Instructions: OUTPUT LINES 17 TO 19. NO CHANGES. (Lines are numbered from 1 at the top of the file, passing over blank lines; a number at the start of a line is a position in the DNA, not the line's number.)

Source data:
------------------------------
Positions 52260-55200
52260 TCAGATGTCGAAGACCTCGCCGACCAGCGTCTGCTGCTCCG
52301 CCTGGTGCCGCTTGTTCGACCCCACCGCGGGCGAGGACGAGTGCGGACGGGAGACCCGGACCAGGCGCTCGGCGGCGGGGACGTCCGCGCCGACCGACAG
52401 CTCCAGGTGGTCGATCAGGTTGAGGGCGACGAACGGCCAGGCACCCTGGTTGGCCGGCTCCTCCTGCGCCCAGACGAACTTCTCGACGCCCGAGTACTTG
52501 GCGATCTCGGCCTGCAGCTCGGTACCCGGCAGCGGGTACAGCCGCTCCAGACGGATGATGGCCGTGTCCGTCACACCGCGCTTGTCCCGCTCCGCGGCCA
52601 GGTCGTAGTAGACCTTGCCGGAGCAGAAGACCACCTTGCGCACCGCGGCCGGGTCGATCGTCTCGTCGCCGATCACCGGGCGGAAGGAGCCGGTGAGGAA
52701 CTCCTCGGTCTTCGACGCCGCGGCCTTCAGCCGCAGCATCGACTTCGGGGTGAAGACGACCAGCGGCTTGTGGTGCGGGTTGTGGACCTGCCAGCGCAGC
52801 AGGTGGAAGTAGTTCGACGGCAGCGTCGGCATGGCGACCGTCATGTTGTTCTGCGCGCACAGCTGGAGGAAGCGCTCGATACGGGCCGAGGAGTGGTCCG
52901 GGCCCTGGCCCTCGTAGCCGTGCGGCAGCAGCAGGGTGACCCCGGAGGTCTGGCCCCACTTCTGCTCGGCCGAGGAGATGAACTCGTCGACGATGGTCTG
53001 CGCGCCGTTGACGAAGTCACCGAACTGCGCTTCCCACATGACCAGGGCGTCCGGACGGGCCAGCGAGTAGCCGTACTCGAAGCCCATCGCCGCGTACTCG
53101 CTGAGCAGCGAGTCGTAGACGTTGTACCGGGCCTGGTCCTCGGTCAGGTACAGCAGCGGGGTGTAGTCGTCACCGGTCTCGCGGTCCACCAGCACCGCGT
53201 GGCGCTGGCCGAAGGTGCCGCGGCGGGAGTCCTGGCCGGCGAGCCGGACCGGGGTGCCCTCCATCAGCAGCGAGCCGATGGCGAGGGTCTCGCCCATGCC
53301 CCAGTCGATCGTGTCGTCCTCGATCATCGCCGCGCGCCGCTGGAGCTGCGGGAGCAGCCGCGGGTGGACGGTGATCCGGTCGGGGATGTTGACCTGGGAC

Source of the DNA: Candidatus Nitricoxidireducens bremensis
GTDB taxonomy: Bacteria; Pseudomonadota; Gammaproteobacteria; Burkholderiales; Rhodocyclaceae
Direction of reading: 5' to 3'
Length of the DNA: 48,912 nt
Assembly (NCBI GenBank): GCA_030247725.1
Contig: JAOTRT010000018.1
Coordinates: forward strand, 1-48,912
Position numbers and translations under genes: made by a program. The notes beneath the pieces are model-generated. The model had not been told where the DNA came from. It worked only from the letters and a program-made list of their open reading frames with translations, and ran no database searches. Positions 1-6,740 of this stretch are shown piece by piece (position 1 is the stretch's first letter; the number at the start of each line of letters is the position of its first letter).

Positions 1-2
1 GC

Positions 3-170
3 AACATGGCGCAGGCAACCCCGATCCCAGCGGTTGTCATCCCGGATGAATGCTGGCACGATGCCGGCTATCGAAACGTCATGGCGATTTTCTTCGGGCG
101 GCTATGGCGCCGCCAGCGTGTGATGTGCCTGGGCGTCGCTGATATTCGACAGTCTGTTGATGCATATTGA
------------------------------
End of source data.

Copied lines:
Length of the DNA: 48,912 nt
Assembly (NCBI GenBank): GCA_030247725.1
Contig: JAOTRT010000018.1